Optimal means tailored to you and your genetic / metabolic needs, values, preferences, lifestyle and finances. Ideally work with a health practitioner with a specialist interest in optimal health who can help you design a diet based on the results of tests that could include nutrition-focused DNA tests, metabolic blood tests, microbiome tests and continuous glucose monitoring.

A step down from that, but good for most would be a low glycemic, modified mediterranean diet. Essentially a nutrient dense, whole food diet rich in green leafy vegetables, colorful vegetables, berries, nuts (especially walnuts and macadamia), fish and extra virgin olive oil.

Studies have shown the diet can help reduce the rate of cognitive decline and reduce shrinkage of the hippocampus, the part of the brain responsible for memory. For further exploration take a look at the MIND diet.

Get moving and keep moving.
Daily physical activity -walking (30-minutes plus a day), aerobic fitness training (3 to 4 times a week), high-intensity intervals (1 to 2 times a week) and strength training (2 to 3 times a week) are all essential for enhancing brain health and minimizing cognitive decline. They stimulate the release of brain derived neurotrophic factor (BDNF), improve insulin sensitivity, discharge stress and improve body mass composition.

Optimal exercise for most people would involve about an hour of exercise a day. A recommended resource for movement is the book The Align Method by Aaron Alexander .

Prioritize sleep
Most people need between 7 and 9 hours per night. Sleep improves metabolic health, activates the glymphatic system to clear metabolic waste and reduces inflammation. Don’t use your alarm to wake you up, but use it to tell you when to go to bed.

Minimize exposure to blue light at nighttime and expose yourself to sunlight and/or full-spectrum light early am. Top supplements to consider to support sleep: magnesium bisglycinate and l-theanine. A great book on sleep is Matt Walker's Why We Sleep.

Learn to regulate your stress and emotions
Many people live under pressure and experience the signs and symptoms of distress. Worry, impatience, apathy, fatigue, tension, reactivity, combined with an absence of inner ease and wellbeing all point to stress.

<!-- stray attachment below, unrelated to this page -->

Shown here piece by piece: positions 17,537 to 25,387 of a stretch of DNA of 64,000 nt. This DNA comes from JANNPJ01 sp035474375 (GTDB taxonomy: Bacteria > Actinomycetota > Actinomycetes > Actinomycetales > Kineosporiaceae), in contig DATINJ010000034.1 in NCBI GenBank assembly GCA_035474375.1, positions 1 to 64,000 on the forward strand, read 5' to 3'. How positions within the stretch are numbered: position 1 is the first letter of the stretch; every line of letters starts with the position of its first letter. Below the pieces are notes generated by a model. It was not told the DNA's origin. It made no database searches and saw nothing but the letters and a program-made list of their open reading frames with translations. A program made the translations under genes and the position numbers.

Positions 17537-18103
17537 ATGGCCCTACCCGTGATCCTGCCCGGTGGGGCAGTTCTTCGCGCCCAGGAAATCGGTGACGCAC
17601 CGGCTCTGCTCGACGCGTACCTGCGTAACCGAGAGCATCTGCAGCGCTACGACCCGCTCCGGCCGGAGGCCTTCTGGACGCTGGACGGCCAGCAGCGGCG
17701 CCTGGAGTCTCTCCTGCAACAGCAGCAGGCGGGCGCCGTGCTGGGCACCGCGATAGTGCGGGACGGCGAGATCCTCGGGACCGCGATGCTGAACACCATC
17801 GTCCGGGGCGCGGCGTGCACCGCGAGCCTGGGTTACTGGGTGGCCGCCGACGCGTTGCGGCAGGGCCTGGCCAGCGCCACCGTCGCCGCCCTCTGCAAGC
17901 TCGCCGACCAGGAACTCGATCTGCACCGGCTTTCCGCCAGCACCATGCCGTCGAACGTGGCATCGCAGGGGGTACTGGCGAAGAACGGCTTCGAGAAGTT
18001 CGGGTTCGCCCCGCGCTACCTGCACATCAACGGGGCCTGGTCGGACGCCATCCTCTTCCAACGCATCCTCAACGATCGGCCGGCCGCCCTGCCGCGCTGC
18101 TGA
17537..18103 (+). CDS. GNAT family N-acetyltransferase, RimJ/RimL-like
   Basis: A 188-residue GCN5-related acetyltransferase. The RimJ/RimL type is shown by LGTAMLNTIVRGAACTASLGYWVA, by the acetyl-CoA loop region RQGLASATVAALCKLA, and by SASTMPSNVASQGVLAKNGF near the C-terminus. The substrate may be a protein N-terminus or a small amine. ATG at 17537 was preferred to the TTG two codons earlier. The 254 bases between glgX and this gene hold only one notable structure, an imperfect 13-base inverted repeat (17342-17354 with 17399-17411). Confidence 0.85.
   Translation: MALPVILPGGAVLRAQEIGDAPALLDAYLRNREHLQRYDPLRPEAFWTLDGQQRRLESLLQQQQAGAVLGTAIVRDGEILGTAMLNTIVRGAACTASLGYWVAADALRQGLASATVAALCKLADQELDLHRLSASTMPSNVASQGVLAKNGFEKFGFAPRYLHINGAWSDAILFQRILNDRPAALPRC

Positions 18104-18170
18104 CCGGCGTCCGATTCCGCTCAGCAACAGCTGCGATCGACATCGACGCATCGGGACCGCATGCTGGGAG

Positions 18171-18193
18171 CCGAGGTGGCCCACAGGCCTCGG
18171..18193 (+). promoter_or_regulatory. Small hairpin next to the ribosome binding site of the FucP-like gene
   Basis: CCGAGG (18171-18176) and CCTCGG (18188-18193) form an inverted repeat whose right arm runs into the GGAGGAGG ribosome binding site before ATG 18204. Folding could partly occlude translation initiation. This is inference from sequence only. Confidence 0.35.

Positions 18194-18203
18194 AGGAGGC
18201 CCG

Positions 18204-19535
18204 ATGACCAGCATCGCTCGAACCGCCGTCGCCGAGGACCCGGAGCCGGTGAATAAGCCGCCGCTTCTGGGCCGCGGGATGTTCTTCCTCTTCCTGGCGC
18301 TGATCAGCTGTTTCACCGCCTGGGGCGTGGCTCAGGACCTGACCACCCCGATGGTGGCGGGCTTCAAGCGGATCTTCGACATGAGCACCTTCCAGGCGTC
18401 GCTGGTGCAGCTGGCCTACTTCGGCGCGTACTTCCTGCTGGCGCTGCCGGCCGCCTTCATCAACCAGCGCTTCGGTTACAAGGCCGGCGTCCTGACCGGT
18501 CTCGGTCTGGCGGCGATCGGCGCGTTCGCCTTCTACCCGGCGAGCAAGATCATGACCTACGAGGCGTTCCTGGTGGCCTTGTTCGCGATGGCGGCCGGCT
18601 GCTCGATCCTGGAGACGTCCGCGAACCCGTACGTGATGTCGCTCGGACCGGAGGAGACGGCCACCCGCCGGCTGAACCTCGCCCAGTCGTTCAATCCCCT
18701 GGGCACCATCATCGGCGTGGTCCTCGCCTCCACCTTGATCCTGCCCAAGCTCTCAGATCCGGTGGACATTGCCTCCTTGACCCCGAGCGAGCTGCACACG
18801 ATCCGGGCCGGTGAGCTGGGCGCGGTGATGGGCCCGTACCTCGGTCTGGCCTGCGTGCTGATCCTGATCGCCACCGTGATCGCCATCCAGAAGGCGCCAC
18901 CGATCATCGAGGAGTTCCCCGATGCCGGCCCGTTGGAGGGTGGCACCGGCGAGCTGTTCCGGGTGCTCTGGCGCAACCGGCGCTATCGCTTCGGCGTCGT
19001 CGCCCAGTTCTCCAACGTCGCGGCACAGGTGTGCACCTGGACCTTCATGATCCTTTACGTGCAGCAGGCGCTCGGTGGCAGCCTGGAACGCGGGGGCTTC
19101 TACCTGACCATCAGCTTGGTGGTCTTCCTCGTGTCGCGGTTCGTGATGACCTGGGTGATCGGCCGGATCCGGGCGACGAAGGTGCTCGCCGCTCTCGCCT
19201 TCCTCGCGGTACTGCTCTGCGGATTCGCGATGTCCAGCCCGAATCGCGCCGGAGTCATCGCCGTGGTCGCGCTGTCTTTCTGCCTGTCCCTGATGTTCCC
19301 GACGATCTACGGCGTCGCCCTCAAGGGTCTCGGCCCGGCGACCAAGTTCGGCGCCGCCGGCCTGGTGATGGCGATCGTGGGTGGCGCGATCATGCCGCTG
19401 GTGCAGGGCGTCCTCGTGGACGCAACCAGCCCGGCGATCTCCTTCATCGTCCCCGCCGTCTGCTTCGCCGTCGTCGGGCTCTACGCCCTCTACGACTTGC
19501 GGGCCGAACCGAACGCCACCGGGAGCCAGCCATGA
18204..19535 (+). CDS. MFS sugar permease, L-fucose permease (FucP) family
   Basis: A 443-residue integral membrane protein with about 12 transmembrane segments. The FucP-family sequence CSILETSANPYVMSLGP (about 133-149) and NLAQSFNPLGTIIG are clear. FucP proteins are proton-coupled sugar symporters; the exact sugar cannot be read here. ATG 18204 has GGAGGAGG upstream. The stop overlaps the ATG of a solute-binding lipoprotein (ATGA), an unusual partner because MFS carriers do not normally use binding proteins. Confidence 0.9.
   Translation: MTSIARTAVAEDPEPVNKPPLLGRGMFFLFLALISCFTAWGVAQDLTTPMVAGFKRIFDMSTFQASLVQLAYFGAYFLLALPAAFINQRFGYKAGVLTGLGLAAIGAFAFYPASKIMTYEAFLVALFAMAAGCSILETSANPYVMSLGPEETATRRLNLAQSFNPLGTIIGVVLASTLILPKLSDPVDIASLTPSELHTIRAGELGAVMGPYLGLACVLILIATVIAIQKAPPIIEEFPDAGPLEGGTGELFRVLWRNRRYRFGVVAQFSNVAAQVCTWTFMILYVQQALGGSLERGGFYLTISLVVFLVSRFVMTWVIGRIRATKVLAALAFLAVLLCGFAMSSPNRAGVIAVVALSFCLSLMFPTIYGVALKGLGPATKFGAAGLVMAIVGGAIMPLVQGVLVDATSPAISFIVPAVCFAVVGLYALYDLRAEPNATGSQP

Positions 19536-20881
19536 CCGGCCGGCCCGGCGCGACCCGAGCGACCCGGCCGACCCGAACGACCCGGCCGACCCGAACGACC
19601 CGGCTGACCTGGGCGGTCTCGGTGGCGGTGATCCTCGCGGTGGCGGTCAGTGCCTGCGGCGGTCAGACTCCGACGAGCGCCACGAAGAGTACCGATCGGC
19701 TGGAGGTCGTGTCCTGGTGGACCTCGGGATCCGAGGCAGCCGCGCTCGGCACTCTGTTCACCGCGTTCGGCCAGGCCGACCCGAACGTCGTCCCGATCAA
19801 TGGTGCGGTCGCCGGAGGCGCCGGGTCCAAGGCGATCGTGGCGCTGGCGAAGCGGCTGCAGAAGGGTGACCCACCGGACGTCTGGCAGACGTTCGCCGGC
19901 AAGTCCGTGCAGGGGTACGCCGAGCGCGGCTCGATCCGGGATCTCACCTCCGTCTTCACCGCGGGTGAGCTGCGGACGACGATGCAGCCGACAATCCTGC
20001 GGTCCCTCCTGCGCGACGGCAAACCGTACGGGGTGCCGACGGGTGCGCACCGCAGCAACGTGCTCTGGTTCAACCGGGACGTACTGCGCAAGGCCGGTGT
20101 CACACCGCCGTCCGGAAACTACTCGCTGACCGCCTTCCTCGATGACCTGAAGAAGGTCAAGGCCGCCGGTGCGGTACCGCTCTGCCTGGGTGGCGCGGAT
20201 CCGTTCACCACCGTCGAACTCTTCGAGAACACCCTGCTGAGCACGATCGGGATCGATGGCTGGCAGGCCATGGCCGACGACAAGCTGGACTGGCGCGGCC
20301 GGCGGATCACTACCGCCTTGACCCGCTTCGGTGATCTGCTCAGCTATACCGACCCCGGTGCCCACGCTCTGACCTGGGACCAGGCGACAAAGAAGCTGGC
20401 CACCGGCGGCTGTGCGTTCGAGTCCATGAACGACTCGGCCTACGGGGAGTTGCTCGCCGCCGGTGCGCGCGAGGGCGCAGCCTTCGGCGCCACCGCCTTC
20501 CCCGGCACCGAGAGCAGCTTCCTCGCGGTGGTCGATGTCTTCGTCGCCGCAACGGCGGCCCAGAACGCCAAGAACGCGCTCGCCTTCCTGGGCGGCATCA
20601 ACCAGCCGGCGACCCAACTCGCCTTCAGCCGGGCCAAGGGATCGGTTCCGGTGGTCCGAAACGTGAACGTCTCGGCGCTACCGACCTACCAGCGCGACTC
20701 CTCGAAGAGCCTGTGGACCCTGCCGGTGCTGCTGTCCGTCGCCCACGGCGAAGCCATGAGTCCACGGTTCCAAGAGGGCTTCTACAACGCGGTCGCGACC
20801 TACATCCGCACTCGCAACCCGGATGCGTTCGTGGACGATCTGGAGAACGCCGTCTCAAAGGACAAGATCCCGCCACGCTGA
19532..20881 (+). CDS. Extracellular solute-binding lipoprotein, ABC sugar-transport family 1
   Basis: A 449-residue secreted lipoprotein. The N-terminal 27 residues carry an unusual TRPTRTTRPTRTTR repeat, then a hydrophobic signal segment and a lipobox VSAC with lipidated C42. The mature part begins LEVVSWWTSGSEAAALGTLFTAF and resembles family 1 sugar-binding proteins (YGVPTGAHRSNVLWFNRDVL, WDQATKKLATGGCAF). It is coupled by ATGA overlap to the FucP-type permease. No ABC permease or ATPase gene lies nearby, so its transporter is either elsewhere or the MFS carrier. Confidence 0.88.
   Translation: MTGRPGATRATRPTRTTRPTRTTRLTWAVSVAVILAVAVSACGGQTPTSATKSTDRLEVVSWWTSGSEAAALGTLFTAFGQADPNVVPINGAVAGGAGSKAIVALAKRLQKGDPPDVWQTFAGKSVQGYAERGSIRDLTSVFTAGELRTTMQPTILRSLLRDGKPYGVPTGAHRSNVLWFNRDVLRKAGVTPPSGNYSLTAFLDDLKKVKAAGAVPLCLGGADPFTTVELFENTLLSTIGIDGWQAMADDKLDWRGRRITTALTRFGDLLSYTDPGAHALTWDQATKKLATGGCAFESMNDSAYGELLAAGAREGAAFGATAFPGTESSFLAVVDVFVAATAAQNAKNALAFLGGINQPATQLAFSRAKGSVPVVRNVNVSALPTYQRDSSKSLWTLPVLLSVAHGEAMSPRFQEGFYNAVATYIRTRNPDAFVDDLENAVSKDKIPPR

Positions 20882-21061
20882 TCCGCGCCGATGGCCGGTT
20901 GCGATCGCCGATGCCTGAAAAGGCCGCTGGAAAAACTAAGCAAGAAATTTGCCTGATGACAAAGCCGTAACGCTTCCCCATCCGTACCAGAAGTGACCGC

Acknowledging and admitting you are stressed is a good first step. Then ask yourself ‘what do i need?.’ Don't rush to an answer. Allow it to percolate and you might be surprised by what comes up.

It could be anywhere along a continuum of ‘I need an early night sleep’ to ‘I need to admit I am in a job / relationship I no longer want to be in’. You can use your breathing pattern to modulate your state.

Dr Huberman's double inhale is very good for relaxing. For a complete breath training system I recommend Patrick McKeown. I cover more on how to modulate your state and manage your stress response in part 2.

Keep engaged and mentally active
You lose what you don't use. And so it is with brain function. Finding hobbies, keeping curious and interested in life, learning new things, challenging yourself and finding meaning in your day to day existence all help to stimulate and challenge your brain. Add to that, keeping socially active and listening to music can help and support optimal brain functioning.

Address the underlying drivers of brain dysfunction
If you are experiencing unexplained problems with cognition, then consider working with a functional medicine practitioner.

Most will be able to help you address drivers of brain disease including: stress, trauma, inflammation, insulin resistance (pre-diabetes and diabetes), infections (such as EBV and Lyme disease), GI imbalance (leaky gut, dysbiosis), toxicity (mercury, mycotoxins), food sensitivities/allergies, dental problems, sub-optimal hormones (thyroid, DHEA, testosterone, progesterone, oestrogen), APOE4, sleep apnea, nutrient insufficiencies/deficiencies, iatrogenic (medications, illicit drugs).

A very enlightened program and excellent resource is Dr Dale Bredesdens RECODE program. He also has a book called The End of Alzheimer's: The First Program to Prevent and Reverse Cognitive Decline.

Integrate the practice of meditation